How resilient is leadership expert Grace Killelea? While grabbing her luggage from the overhead bin on a plane, her skirt fell off. “When people ask me what I did after my skirt fell off, I tell them, 'I picked it back up!’”
Not only that, she told 1,200 industry leaders attending her keynote speech at NEW Leadership Summit, she stapled it around the waistband of her tights to keep it up.
Killelea shared this and other personal experiences that shaped her insights on resilience, which she considers not only a critical trait for a workplace leader, but a life competency.
Earlier in life, an abusive marriage left Killelea broke and seemingly without options. It was with the advice and help of a crucial support network, which she calls her “tribe,” that empowered her toward a new life.
"A network gives you information. A tribe gives you love. Get a tribe,” Killelea said. “A tribe shows up and says we’re here — and it’s not about money — it’s about loving you when you’re down and helping you up.”
Men and women have shown themselves to be dedicated members of her tribe, she said. “Women hold up half the sky. Good men hold up the other half.”
Resilience requires the acceptance that life will sometimes be painful, uncomfortable and challenging. “When life hits us, its not about avoiding those things — they’re unavoidable,” she said. “It’s what you do with it. Resilience is what you do when it gets hard.”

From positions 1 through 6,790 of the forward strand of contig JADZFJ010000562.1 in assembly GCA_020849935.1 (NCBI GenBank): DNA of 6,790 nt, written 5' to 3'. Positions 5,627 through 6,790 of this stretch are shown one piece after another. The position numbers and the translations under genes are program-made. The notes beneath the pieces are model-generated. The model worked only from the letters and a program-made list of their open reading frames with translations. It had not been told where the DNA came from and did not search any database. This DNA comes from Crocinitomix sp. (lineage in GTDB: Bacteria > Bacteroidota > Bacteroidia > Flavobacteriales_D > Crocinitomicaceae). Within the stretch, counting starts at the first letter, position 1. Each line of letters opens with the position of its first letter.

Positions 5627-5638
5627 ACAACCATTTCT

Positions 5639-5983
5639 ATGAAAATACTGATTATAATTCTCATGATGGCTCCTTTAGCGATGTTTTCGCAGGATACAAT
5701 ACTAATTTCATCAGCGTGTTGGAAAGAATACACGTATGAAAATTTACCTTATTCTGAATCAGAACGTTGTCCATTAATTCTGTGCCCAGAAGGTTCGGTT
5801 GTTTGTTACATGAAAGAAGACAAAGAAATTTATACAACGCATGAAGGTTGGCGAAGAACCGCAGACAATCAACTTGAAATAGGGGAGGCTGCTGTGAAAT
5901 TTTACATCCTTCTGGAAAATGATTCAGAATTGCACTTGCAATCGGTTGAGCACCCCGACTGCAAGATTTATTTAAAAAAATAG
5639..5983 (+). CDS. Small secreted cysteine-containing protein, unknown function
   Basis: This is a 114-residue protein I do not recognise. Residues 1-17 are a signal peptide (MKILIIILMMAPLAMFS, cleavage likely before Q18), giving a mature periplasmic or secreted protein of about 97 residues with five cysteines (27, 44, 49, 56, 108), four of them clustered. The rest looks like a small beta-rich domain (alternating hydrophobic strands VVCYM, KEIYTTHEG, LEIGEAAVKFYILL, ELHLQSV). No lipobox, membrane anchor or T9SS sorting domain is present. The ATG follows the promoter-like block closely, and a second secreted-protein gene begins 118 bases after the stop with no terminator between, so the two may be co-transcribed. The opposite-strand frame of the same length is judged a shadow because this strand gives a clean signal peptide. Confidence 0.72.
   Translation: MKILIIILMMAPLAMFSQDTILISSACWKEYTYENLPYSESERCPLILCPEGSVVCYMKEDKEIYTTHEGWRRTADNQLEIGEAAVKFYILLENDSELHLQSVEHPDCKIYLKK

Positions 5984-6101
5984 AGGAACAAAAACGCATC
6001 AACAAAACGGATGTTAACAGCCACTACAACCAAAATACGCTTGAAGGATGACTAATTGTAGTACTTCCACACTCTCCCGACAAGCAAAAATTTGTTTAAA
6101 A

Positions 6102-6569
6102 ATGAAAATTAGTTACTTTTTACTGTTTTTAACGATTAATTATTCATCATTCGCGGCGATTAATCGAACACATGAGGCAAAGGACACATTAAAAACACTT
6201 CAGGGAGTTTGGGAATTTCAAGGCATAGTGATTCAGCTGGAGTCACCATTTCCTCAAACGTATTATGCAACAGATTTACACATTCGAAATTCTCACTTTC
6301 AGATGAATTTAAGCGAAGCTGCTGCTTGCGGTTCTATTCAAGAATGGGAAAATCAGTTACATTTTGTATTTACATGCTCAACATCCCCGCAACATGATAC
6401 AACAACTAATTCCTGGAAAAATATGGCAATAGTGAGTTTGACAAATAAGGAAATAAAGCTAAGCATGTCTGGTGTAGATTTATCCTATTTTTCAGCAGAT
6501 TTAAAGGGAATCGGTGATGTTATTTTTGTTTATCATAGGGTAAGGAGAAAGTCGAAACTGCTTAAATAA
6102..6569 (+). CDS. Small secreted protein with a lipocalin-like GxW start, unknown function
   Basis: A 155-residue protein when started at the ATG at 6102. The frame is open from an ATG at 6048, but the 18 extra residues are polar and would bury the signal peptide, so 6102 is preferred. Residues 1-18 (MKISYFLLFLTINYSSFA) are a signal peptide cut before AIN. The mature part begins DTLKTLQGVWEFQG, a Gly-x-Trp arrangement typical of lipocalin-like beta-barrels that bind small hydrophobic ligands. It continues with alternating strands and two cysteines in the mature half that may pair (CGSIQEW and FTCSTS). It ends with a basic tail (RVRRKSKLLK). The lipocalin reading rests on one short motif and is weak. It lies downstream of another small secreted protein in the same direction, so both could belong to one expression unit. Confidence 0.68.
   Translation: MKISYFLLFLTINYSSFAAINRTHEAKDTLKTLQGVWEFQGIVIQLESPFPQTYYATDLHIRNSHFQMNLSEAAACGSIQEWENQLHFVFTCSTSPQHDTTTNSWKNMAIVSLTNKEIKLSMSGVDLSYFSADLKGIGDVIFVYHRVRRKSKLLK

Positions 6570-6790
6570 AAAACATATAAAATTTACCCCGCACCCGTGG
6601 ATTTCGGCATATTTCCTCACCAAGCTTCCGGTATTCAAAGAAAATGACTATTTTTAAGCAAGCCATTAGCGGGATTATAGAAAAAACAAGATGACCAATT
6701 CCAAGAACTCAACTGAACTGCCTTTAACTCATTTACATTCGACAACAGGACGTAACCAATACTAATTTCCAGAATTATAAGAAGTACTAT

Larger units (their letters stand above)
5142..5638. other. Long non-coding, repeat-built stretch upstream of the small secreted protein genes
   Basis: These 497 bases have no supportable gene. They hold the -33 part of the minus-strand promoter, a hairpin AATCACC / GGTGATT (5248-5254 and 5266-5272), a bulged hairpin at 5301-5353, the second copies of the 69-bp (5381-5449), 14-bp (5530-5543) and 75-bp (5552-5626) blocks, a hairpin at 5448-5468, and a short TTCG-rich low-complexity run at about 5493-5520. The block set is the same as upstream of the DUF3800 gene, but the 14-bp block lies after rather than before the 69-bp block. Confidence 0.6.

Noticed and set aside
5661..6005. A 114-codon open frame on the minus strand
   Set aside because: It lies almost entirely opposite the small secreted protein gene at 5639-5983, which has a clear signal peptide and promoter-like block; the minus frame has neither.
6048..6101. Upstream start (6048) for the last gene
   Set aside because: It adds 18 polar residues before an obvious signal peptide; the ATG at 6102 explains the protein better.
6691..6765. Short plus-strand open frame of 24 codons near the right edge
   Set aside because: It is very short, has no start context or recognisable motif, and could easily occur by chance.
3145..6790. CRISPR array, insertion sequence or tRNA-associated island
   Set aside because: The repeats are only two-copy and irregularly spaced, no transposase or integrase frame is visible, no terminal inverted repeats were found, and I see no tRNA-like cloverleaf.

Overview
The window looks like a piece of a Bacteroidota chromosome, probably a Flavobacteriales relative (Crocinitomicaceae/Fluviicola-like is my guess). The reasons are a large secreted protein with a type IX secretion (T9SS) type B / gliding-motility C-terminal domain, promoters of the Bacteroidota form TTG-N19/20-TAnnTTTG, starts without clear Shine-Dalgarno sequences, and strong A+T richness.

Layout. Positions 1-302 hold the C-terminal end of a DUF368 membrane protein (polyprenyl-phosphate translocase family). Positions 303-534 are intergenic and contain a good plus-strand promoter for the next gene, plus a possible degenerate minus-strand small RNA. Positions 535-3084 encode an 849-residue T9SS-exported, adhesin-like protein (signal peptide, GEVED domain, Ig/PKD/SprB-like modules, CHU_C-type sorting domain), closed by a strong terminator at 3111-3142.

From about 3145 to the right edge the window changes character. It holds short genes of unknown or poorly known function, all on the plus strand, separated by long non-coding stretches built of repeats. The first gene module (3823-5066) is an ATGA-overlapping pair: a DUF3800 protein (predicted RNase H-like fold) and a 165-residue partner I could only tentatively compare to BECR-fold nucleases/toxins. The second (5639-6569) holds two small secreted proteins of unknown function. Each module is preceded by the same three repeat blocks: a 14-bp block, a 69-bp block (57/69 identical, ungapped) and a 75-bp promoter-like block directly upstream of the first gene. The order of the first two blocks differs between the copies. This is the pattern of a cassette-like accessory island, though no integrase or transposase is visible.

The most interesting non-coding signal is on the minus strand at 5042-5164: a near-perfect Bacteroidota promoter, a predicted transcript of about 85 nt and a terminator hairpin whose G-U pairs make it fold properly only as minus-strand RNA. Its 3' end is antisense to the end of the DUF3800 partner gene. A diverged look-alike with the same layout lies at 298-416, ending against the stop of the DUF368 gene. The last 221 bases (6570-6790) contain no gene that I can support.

Stop, drop and roll
Killelea’s personal strategy for dealing with challenges is inspired by a children’s fire safety film. “I remembered that little ditty, 'Stop, drop and roll.’ When you are on fire, your instinct is to run because you’re afraid.”
Instead, Killelea urges leaders facing crisis to:
Stop. “Stop running. Stop emotionally running. Stop talking incessantly. Catch your breath,” Killelea said. "Taking a deep breath in a crisis is the best thing you can do."
Drop. “Drop your attitude, your resentment, your anger.”
Roll. “How can you roll? How can you be flexible? How can you adapt to the environment?”
It’s important to understand what stresses you out. “Is it job pressure? Money? Health? Relationships? Is it media overload — a 24/7 world where you’ve never, ever still or quiet? Or is it a lack of sleep?”
Optimism is essential to building resilience. During difficult times, leaders should ask themselves, “What’s the opportunity? You can always fill the glass back up.”
Being there for your tribe, and your peers and acquaintances develops coping skills. “You can learn from other people,” Killelea said. “You don’t have to necessarily go through the hardship yourself.”
And when you have a dream, such as Killelea’s dream of standing on a stage in a big room before thousands of people? “Declare it,” she said.
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